4.3 Becoming a reflective practitioner

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Photo by mobin moein is licensed under the Unsplash License.

Let’s look at some of the reasons reflective practice may be challenging. In exploring challenges you will be able to consider possible solutions to becoming more reflective.

For most of us, the # 1 challenge is finding the TIME or right time.

Whether you are studying, working or both it can be hard to find time to complete your existing to-do list so why add on more things? Doing intentional reflection takes time and as Ellen Rose (2013) suggests it is a form of deep thought, an opportunity to slow down that allows for original thought, perspective and insights to emerge. Anyone in education knows time is always at a premium. Having said that, we are often unconsciously evaluating things and so the goal here is to be more intentional in analyzing your pedagogical practice which requires the time to do so.

What if the organizational culture and environment doesn’t support reflection?

Not everyone works in an environment which is open to the idea of being reflective – since it can be difficult to cultivate. If those in charge don’t see reflective practice as a valuable activity, it can be hard to really cultivate a practice. If you believe reflection is a mindset, it may require a specific place, or time to initially reflect and it may take some trial and error to find that perfect fit for you. Rose (2013) also points out the decline in reflection may be due to the way we are consuming information. We consume small chunks or nuggets of information on social media and we move from one topic to another with little time to digest the information let alone reflect on what we’re reading, hearing or thinking.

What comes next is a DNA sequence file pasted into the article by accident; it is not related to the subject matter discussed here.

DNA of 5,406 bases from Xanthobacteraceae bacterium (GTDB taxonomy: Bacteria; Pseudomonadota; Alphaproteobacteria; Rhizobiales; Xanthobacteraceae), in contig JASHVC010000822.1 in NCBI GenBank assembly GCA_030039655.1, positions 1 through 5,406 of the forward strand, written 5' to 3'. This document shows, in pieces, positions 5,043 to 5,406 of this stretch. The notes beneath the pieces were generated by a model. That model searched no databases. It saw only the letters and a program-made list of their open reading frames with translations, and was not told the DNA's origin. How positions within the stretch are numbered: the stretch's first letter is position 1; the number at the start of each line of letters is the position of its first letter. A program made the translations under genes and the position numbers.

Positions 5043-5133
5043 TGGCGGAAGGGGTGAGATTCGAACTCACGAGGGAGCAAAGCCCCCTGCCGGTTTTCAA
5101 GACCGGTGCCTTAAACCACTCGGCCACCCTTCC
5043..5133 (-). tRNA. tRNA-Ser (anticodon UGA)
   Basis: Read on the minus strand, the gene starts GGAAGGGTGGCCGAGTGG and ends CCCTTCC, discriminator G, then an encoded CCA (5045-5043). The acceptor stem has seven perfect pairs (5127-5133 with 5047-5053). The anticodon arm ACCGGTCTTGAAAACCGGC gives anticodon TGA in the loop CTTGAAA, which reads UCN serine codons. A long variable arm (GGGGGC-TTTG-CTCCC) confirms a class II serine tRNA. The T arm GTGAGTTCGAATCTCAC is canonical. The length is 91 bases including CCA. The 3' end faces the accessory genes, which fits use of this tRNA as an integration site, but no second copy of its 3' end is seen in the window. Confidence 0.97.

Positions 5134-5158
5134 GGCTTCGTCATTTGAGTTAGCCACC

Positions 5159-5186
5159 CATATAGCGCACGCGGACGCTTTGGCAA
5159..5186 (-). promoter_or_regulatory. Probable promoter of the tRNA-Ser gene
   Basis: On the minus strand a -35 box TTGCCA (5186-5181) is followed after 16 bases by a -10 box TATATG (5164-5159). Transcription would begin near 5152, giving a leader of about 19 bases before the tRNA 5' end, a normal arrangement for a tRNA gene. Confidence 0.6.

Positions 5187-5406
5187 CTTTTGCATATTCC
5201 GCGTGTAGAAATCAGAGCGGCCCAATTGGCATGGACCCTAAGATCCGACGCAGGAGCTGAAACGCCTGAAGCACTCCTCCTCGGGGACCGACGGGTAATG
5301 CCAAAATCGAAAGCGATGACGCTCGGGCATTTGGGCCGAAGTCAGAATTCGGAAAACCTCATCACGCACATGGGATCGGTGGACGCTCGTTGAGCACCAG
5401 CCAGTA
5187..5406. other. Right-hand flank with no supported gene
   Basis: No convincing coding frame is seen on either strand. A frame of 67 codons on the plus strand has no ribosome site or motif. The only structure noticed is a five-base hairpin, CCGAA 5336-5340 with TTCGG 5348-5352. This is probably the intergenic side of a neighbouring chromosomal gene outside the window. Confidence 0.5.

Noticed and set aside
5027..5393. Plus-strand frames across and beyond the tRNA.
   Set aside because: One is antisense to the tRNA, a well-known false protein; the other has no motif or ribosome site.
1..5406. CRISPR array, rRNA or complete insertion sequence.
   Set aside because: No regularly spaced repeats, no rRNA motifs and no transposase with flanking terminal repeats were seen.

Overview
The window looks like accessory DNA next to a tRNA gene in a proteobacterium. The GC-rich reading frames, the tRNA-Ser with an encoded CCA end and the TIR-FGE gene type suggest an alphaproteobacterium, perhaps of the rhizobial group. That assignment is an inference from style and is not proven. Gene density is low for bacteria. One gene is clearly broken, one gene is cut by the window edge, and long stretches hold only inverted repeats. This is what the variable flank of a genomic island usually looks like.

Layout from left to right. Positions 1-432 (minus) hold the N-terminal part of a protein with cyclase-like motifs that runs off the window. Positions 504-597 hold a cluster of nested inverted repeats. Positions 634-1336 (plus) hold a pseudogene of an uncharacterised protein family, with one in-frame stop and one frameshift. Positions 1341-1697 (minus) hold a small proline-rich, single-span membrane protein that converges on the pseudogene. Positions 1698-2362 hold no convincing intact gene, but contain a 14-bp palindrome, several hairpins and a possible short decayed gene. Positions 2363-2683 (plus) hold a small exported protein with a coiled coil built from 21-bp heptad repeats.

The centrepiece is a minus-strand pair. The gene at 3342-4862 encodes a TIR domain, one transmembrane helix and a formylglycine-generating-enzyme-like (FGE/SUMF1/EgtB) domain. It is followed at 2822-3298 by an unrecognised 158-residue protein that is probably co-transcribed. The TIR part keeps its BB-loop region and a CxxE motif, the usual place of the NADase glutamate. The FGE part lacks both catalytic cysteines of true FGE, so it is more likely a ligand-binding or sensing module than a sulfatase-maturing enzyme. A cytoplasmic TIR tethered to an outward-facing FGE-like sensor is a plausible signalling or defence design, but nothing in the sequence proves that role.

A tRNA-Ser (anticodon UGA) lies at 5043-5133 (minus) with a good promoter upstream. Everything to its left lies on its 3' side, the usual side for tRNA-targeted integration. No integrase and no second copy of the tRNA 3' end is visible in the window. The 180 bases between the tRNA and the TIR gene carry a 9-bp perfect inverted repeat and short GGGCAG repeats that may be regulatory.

Finally, do I have the skills, motivation and disposition needed?

For many people who are unfamiliar with reflection it can seem a bit challenging, especially if they are looking for a recipe, a specific approach or checklist to follow. As described earlier, a lack of time and support can influence your ability to reflect. At this point we can examine whether reflection is a skill or disposition. Being reflective does take a certain level of insight which can for some be uncomfortable, especially if you are new to reflection. Seeing reflection as a disposition does not eliminate the possibility of you needing a certain level of practice to develop into a reflective practitioner, but knowing what it takes is helpful. What is needed is time to slow down, to be curious, motivation to improve, and the desire to know why you do what you do are some essential mind-sets if you hope to overcome any of the challenges and wish to lean into becoming a reflective practitioner.



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Reflective Practice in Early Years Education Copyright © 2022 by Sheryl Third, RECE; ECE.C, B.A., M.A is licensed under a Creative Commons Attribution-NonCommercial-ShareAlike 4.0 International License, except where otherwise noted.

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